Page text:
Wednesday, March 23, 2011


Rover's Jet1 1950 jet turbine-powered car. Sure, it'd be a maintenance nightmare, but it'd look just as good pulled onto the berm as scooting down the freeway at 125+ 88 mph!

Bayou Renaissance Man has blogged about this very car, and has additional pictures of it and some related designs.

(And for those of you at home following the box scores, I'm alternating 102 temps with freezing chills on about a three-hour cycle. Sheesh. Had to leave the bed before I burned up.)

Last Night's Dream, National Nightmare

Oh, I dreamed. My temperature was 101.6 when I woke up, so I had high-definition dreams all night in between bouts of hacking and snorting.

I dreamed up an alternate medium of exchange in which the monetary theories of the unfortunate Bernard von NotHaus. Unlike his approach, in which you could hold either instruments of intrinsic value (gold and silver discs of known purity and bearing attractive markings that I never thought resembled FedGov base-metal trash, they weren't even the same size) or "warehouse receipts" for same that could be used as a paper medium of exchange,* in my system, the "instrument of intrinsic value" was high-level radioactive waste.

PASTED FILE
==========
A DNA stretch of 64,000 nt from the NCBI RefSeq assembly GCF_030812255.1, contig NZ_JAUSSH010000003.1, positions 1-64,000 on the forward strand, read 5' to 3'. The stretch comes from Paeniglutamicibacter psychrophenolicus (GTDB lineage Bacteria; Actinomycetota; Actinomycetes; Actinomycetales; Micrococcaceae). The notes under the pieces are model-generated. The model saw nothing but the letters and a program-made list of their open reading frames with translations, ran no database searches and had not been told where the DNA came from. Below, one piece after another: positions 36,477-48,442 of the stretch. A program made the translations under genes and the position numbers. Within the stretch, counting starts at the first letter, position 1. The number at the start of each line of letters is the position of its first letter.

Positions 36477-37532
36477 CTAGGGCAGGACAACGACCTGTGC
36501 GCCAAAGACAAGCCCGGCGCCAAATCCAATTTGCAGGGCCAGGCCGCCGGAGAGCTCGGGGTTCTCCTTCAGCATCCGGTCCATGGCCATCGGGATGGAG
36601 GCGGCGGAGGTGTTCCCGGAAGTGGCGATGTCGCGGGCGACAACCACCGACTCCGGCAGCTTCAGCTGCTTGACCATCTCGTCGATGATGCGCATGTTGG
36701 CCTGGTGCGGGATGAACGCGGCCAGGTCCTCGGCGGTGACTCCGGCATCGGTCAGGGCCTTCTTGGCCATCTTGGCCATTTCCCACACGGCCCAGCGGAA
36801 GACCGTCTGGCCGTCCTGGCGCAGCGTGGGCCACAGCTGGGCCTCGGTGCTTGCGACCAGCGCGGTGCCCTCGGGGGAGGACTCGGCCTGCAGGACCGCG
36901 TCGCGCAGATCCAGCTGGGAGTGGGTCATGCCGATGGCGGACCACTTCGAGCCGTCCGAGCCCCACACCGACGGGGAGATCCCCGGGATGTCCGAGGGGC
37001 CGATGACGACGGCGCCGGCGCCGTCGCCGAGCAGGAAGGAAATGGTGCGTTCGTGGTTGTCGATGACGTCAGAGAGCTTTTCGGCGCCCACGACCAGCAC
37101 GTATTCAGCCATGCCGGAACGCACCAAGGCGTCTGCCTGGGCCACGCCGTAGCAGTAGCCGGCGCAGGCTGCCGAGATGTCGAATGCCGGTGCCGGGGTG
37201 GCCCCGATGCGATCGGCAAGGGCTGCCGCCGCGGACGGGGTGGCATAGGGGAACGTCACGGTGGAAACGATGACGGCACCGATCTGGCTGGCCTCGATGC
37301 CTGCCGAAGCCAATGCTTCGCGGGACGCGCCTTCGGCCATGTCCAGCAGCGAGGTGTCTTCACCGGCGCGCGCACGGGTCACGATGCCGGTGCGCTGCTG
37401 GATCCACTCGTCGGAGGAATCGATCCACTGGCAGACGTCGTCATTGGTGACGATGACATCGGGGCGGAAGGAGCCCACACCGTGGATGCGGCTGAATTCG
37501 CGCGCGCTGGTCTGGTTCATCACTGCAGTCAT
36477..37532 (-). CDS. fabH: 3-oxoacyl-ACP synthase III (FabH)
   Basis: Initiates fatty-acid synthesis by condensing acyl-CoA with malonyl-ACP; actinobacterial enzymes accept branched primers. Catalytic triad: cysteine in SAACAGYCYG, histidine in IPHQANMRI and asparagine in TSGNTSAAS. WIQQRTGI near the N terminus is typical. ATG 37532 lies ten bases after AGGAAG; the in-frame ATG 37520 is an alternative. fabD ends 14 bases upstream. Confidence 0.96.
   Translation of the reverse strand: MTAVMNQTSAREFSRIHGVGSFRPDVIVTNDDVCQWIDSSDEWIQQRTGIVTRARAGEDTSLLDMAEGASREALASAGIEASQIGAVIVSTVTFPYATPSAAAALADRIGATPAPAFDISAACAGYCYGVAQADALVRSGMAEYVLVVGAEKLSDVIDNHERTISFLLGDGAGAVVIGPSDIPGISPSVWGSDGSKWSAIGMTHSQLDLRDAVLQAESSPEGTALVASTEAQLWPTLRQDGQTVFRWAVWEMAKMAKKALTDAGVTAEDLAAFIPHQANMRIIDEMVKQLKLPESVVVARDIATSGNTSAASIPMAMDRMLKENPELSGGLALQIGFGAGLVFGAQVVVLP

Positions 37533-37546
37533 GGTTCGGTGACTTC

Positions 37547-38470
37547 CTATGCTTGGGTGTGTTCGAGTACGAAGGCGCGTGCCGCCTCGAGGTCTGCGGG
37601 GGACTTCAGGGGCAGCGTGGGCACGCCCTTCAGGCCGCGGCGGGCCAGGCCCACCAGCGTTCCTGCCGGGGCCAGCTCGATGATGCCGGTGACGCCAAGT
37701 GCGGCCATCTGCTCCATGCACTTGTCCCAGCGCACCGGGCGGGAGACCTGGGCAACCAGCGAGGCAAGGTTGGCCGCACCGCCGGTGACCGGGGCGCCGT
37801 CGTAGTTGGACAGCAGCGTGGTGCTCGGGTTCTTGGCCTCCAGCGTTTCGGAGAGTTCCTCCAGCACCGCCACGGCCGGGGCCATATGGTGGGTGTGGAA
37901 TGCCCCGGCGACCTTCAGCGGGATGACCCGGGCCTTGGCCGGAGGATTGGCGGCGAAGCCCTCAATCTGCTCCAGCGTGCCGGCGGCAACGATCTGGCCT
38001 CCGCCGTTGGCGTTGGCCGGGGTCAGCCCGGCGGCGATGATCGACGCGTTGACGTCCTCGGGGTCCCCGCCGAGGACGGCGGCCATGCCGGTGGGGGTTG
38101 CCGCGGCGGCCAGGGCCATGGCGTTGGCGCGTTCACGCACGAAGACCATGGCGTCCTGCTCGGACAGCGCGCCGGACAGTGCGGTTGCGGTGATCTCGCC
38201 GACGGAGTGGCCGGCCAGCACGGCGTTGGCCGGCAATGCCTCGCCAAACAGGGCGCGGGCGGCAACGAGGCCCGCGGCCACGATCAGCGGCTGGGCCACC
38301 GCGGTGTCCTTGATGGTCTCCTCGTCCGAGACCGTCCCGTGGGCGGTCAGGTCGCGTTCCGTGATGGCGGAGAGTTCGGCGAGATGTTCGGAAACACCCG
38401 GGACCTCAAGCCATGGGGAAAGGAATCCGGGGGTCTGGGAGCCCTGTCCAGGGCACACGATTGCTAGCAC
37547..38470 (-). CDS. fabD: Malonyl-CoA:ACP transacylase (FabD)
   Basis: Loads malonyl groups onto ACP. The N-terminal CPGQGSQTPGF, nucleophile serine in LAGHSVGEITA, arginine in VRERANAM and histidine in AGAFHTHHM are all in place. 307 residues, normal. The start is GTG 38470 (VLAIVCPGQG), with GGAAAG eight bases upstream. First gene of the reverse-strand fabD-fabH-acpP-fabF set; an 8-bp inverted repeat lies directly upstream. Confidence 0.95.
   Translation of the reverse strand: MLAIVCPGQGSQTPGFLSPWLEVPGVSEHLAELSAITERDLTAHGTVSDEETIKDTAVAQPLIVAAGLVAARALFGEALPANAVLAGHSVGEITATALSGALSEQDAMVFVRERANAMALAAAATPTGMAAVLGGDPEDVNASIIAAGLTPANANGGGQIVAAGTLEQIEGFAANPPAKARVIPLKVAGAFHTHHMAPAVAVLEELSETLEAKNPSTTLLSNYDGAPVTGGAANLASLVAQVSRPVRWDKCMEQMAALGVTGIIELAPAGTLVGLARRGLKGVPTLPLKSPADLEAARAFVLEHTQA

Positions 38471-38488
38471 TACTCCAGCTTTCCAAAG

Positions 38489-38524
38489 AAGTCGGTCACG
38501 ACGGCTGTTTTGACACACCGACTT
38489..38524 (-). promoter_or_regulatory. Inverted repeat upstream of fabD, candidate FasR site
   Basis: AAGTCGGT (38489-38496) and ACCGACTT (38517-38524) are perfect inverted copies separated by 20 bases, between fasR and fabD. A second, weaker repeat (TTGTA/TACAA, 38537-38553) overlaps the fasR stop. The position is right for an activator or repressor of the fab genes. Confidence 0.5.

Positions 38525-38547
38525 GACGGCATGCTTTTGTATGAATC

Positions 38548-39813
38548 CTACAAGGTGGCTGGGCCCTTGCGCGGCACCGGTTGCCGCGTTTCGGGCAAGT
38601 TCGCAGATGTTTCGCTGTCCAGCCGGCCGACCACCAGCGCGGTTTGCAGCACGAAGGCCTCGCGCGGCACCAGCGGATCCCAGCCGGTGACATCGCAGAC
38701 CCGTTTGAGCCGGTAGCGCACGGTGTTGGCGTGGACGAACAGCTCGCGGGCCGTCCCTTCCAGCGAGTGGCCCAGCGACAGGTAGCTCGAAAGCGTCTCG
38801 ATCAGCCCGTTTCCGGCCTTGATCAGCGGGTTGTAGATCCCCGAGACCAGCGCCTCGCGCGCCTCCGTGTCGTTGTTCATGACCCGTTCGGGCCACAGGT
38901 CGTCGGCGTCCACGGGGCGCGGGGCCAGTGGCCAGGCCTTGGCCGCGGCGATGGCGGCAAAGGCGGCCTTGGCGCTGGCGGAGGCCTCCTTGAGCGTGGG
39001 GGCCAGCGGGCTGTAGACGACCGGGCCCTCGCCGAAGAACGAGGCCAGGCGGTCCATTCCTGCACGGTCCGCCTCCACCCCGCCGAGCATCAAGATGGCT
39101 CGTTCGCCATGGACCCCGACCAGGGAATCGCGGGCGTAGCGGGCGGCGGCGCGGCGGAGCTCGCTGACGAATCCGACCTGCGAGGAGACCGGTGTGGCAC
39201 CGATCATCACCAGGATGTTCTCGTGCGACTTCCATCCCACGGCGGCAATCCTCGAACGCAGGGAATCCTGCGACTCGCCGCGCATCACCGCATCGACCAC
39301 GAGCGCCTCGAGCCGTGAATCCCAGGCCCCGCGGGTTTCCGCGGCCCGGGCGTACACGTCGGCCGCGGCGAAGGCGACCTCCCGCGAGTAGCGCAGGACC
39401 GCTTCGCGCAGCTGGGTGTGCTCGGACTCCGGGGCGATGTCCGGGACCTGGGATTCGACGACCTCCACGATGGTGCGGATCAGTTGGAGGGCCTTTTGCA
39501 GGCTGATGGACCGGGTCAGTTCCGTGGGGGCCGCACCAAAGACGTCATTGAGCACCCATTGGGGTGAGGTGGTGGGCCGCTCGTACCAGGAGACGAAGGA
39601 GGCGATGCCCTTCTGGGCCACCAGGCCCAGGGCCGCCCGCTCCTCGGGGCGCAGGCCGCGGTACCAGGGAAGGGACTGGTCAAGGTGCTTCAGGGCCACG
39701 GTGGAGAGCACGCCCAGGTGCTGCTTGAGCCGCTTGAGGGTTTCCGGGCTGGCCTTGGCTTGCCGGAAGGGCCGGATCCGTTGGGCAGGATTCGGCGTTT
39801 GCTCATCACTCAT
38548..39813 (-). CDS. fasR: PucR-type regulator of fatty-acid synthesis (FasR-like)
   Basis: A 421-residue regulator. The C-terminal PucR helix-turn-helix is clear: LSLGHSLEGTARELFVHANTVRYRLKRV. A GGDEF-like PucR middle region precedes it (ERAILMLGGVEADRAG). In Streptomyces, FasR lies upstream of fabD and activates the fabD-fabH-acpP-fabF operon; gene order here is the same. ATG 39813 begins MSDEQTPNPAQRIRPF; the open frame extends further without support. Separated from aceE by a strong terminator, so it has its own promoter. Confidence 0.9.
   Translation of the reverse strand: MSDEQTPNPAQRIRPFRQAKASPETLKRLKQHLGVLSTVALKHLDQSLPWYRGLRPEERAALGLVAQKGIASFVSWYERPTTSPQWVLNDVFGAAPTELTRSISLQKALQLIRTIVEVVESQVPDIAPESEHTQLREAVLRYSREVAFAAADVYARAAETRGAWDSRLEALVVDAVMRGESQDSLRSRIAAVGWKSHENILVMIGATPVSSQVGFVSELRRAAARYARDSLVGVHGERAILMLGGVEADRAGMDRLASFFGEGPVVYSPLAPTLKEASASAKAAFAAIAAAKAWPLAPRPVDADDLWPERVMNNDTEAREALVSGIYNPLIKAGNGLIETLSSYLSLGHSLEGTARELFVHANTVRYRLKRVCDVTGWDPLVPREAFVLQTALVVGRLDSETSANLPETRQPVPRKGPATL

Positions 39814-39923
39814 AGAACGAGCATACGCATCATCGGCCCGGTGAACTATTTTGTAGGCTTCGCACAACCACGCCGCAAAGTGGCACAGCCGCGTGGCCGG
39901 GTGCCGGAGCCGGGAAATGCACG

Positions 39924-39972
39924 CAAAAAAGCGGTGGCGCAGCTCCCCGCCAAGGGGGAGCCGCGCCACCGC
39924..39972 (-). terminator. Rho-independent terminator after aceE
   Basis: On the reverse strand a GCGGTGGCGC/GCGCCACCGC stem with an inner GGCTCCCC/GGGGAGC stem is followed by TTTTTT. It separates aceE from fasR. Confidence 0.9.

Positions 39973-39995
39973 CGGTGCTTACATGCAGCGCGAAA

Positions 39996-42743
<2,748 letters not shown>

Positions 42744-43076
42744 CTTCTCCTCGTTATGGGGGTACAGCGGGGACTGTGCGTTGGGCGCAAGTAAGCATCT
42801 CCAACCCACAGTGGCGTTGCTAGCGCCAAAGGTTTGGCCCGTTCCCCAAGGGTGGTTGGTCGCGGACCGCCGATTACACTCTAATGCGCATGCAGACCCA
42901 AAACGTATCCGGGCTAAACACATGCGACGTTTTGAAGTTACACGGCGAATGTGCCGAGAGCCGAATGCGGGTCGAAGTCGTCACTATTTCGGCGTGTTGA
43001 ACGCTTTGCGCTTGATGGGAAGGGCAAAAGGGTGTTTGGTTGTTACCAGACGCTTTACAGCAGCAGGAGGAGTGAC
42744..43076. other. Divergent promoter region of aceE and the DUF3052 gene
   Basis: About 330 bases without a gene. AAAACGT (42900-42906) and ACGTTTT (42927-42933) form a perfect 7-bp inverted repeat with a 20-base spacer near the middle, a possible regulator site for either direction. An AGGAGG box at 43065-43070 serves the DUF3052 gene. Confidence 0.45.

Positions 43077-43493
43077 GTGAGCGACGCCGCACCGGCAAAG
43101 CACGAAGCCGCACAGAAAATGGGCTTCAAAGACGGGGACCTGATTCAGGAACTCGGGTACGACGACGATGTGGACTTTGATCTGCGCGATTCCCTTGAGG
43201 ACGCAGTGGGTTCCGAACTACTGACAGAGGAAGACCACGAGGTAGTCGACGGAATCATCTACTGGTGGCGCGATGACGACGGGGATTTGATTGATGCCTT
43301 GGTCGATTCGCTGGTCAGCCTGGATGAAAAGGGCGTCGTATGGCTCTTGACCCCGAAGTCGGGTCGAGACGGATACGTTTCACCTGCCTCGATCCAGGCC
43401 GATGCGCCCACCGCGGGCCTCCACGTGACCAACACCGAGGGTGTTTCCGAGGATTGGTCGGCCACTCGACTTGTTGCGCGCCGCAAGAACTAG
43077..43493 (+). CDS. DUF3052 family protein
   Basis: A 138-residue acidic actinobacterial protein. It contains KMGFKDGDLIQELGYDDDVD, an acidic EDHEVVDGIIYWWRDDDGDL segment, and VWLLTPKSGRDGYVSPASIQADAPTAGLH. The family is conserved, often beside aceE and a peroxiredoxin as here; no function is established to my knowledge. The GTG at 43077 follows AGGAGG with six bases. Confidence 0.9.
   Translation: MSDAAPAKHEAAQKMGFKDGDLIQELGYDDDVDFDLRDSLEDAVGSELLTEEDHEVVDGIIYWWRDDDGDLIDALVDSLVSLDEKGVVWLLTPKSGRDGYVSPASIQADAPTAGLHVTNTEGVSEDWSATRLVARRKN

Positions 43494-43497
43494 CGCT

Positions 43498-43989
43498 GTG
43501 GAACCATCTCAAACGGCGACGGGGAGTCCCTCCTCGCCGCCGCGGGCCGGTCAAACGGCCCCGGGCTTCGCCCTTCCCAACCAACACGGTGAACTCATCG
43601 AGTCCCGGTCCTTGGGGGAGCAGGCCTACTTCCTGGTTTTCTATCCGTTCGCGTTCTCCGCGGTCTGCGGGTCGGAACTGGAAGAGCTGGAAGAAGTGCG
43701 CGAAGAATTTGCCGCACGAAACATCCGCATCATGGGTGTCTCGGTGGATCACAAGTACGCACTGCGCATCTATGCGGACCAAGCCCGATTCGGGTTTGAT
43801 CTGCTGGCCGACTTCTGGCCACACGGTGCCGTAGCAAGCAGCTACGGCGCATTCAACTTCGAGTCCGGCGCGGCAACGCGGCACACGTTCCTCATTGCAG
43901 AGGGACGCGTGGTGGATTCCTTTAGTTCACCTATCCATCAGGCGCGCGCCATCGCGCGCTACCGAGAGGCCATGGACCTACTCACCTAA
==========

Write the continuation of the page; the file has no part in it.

Not coined -- my dreaming self retained that much sense -- but traded on paper, with tokens similar to the Liberty Dollar's "warehouse receipts." The problem was, users didn't trust the system and tended to try to amass the stuff themselves or sneak into the warehouse and rake up their own pile, sometimes in more than one sense of the word "pile."

That one fell apart with users and founders being hauled off for medical treatment. Back in the real world, the somewhat eccentric Mr. von NotHaus has been convicted of counterfeiting and described as a "domestic terrorist." For producing coin-like objects worth more than the Federal tokens they might have supplanted, "coins" of entirely different dimensions.